Ghost Hunters of Urban Los Angeles held its monthly meeting at Duke's Barefoot Bar on Saturday.
By Michael Aushenker / Special to The Malibu Times
Like clockwork on a broken grandfather's clock that strikes 13, GHOULA (a.k.a. Ghost Hunters of Urban Los Angeles), holds its “Spirit with Spirits” meeting on the 13th of each month at a supposedly haunted location. When Nov. 13 rolled around, 20 members--identified by GHOULA buttons--convened at the Barefoot Bar at Duke's restaurant on Pacific Coast Highway.
“It is the furthest west we've gone, but we try to go to all four corners in the city,” GHOULA co-founder Richard Carradine said. “Previously, the farthest we've been west is Patrick's Roadhouse [in Sept. 2009].”
Despite the club's moniker, there is little ghost-hunting per se (although hardcore members show up with K2 meters or iPhones set on ghost-hunting applications). Carradine viewed the ghost lore as a backdoor excuse to visit interesting places.
“It's an indirect celebration of the city,” Carradine said. “We do get history buffs, architecture buffs.”
Carradine and GHOULA co-founder Lisa Strouss inaugurated the free “Spirit with Spirits” gatherings on June 13, 2008, at one of L.A.'s most famous haunted landmarks, the Roosevelt Hotel in Hollywood. Only six people showed up. At GHOULA's 2nd annual meeting this year at the kitschy AztSome meetings have been buec Hotel in Monrovia, more than 100 people came. (“Spirits” averages about 40 attendees monthly.) A few weeks ago, L.A. Weekly singled out GHOULA in their “Best of” issue under the facetious category “Best Host to Toast a Ghost.”
At the Aztec, one member was spooked after feeling vibrations on a bathroom doorknob. At Patrick's, as one member's K2 meter went wild, Strouss' car died while she was exiting the parking lot.
Some meetings have been busts … literally. A burst water pipe shut down Hollywood Boulevard the night GHOULA hit Musso & Frank's, so they improvised a retreat to Mel's Diner at the supposedly haunted Max Factor Building. At Korea town's H.M.S. Bounty restaurant, a night watchman called the cops on the club. “He didn't like us loitering in front of the building,” Carradine said.
The hype for this month's meeting was appropriately macabre. A post on GHOULA's Web site declared: “The stretch of coastal land in between Topanga Canyon and Malibu Canyon was once dotted with Native American villages and burial grounds. Local legend claims that these communities died out when the ‘Indian' women [killed] their babies [to spare them from becoming] enslaved by the early Spanish settlers … Their blood may have stained this otherwise beautiful area of our county forever. As if cursed, this section of the Pacific Coast Highway has seen more than its share of floods, fires, landslides and fatal car accidents.”
At the Barefoot Bar, Carradine took members through Duke's history, from the opening of Las Flores Inn in 1915 through its evolution, along with the accumulated ghost stories, into Duke's.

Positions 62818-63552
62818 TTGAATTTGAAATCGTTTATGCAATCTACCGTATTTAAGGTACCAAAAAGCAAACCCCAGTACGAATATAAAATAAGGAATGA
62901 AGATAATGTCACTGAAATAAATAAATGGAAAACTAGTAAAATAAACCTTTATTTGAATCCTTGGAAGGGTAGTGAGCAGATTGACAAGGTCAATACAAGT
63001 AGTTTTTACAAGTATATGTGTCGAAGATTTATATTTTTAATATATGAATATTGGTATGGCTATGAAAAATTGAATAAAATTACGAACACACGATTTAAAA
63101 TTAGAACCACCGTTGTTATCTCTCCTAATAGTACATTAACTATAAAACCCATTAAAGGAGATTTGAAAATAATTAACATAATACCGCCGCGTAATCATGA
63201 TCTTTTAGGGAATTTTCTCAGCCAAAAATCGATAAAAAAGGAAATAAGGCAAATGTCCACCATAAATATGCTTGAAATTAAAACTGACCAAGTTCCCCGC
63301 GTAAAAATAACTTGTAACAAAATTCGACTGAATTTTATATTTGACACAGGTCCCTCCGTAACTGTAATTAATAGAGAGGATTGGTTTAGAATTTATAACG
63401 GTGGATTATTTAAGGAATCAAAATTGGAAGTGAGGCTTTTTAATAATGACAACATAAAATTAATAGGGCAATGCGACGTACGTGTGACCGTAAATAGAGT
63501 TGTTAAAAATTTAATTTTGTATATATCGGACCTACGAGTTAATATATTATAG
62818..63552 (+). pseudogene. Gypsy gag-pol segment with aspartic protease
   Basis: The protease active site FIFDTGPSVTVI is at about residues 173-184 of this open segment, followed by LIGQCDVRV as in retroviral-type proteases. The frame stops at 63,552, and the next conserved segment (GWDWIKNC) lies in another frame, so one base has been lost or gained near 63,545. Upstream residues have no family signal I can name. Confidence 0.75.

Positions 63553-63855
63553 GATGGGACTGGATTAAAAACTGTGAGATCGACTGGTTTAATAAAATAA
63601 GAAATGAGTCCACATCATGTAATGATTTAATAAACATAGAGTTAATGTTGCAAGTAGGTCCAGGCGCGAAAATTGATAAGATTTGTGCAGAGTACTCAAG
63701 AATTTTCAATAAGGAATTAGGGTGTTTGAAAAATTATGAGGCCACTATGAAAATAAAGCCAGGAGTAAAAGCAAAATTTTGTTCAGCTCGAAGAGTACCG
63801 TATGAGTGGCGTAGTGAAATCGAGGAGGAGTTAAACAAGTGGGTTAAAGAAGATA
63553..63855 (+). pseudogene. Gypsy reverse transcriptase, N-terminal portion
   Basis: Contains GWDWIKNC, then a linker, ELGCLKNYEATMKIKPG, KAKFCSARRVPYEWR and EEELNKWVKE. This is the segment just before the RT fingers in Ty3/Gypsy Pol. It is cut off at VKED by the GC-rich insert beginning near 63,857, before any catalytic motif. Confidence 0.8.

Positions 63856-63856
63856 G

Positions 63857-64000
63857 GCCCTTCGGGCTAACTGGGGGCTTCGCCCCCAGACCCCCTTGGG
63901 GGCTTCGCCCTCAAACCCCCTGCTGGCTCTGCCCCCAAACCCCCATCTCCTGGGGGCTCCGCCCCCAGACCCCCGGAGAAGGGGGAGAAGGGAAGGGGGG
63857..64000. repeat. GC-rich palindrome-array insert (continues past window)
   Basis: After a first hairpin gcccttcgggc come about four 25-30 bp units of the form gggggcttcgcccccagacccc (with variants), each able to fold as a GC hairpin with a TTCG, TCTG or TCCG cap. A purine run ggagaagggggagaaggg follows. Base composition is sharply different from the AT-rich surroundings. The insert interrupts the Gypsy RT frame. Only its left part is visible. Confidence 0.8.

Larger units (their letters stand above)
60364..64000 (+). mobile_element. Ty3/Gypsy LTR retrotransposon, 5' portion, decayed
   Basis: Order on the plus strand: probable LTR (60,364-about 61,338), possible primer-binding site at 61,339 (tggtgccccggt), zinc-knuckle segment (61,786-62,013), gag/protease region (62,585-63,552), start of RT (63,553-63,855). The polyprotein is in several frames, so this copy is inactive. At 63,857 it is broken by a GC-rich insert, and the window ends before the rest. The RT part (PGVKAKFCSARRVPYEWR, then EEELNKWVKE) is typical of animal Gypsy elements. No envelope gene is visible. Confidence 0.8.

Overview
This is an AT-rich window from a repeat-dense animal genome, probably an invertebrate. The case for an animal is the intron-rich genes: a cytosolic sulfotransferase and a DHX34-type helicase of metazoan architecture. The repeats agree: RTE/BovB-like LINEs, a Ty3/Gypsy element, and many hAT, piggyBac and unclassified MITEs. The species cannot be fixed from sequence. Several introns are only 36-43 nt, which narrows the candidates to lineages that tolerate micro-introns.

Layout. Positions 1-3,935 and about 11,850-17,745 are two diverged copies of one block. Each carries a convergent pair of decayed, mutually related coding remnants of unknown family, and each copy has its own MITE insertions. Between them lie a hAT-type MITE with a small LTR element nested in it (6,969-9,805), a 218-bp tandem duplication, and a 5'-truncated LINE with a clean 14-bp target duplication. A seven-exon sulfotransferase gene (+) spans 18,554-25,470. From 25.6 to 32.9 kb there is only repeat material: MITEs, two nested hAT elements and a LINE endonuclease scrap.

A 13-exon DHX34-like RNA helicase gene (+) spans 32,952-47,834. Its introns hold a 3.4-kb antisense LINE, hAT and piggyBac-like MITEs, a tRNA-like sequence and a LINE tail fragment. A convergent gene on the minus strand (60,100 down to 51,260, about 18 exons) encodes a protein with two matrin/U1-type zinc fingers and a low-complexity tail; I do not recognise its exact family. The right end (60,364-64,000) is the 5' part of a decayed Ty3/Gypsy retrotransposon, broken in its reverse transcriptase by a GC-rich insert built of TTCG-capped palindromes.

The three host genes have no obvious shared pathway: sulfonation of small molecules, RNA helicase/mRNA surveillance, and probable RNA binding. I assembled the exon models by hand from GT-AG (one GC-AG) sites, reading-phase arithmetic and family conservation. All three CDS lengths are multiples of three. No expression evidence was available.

Legend has it that Chris “The Captain” Polos bought Las Flores Inn in 1944, turned it into Duke's pre-cursor The Sea Lion, and worked at the restaurant daily until he died at age 99 in 1986. Two years before his death, Polos sold the restaurant, but continued managing the establishment. Supposedly, the workaholic Captain still fusses over the bar in spirit.
Staff members have seen the apparition of a woman strolling the walkway, parallel to the restaurant's 300-foot ocean-view window, and haunting the ladies room. One bartender told Carradine that on one night, after the restaurant was closed, he stuck his head into the ladies restroom before locking up and “invisible hands” pushed him back out the door.
Carradine plans to take the Eastside-inclined GHOULA west more often.
“Historically, the Westside was wilder,” he said, “with unincorporated allowed gambling, booze and little pockets of brothels (supposedly a brothel existed at the site of the apartments next to Duke's).”
For whatever reason, the gaggle of first-timers who showed up at Duke's came from the Eastside: downtown Los Angeles, the San Bernardino foothills, even Palmdale. Eastsider Demi Contreras and friend Melissa Kellogg were first-time members. The ghost lore was more appealing to Contreras than the drinking.
“I could do that at home,” she joked.
In the two years since GHOULA began haunting Los Angeles, supernatural events have sprung up everywhere.
“When we started this, we were the only game in town,” Carradine said. “People are starting to see that if you give a ghost tour, people will come.
“There have always been groups of paranormal investigators, but I think our group has provided a way for their groups to get to know each other,” Carradine said. “I don't look at it as copycats. If others do it, it's good for us. The more, the better.”
Regular attendee Patrice Conlin returned this month with Pacific Palisades resident and GHOULA virgin Gloria Nakamura.
Conlin enjoys the social aspect more than the lore: “That's just a little added thing.”
“The history thing is easy,” Nakamura countered, smiling. “I would like to see a ghost!”
More information on GHOULA events can be found online at www.ghoula.blogspot.com